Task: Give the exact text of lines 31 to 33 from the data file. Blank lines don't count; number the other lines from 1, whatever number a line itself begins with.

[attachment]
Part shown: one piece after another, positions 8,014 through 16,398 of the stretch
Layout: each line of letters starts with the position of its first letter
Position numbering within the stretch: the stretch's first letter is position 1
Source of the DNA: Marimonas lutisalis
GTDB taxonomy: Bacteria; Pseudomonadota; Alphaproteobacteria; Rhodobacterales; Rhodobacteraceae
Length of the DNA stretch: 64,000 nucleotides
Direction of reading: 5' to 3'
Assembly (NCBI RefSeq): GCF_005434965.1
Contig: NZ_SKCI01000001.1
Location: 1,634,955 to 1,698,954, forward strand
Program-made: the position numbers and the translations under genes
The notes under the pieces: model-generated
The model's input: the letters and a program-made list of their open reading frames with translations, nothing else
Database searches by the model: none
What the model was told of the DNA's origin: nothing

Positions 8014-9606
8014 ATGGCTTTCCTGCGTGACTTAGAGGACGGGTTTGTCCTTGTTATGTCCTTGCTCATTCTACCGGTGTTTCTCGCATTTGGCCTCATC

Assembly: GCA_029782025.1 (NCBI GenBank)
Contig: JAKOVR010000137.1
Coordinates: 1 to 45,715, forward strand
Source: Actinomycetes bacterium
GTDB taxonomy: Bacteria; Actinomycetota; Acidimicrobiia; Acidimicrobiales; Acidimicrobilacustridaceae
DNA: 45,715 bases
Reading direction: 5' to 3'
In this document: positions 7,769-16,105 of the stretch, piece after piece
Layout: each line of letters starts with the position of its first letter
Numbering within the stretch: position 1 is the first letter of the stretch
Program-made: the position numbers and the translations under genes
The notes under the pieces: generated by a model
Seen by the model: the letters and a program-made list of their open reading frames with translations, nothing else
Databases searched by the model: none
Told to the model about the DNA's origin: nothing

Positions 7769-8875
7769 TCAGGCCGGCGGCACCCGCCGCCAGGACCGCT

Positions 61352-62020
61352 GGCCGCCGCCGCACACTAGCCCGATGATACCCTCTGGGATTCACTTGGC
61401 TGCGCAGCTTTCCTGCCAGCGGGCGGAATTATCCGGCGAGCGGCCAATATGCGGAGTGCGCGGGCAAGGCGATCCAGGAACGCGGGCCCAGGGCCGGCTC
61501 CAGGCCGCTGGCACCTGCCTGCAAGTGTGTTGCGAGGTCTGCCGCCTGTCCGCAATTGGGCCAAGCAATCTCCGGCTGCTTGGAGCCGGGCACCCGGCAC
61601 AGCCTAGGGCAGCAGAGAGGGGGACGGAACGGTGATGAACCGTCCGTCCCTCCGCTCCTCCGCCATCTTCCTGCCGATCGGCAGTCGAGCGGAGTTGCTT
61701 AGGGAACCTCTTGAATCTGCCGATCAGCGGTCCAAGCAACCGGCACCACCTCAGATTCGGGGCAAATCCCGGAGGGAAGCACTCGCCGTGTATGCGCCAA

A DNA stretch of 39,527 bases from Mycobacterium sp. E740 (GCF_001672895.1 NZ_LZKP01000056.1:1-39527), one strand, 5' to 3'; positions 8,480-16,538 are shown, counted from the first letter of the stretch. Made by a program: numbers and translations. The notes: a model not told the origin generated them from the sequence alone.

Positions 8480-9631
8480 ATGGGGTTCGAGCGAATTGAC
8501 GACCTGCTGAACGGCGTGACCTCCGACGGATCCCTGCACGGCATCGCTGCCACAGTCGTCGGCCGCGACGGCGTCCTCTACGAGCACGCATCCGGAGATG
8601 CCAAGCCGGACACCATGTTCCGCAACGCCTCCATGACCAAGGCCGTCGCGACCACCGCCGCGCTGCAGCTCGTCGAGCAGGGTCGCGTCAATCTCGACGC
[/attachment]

Databases searched by the model: none
Told to the model about the DNA's origin: nothing

Positions 7769-8875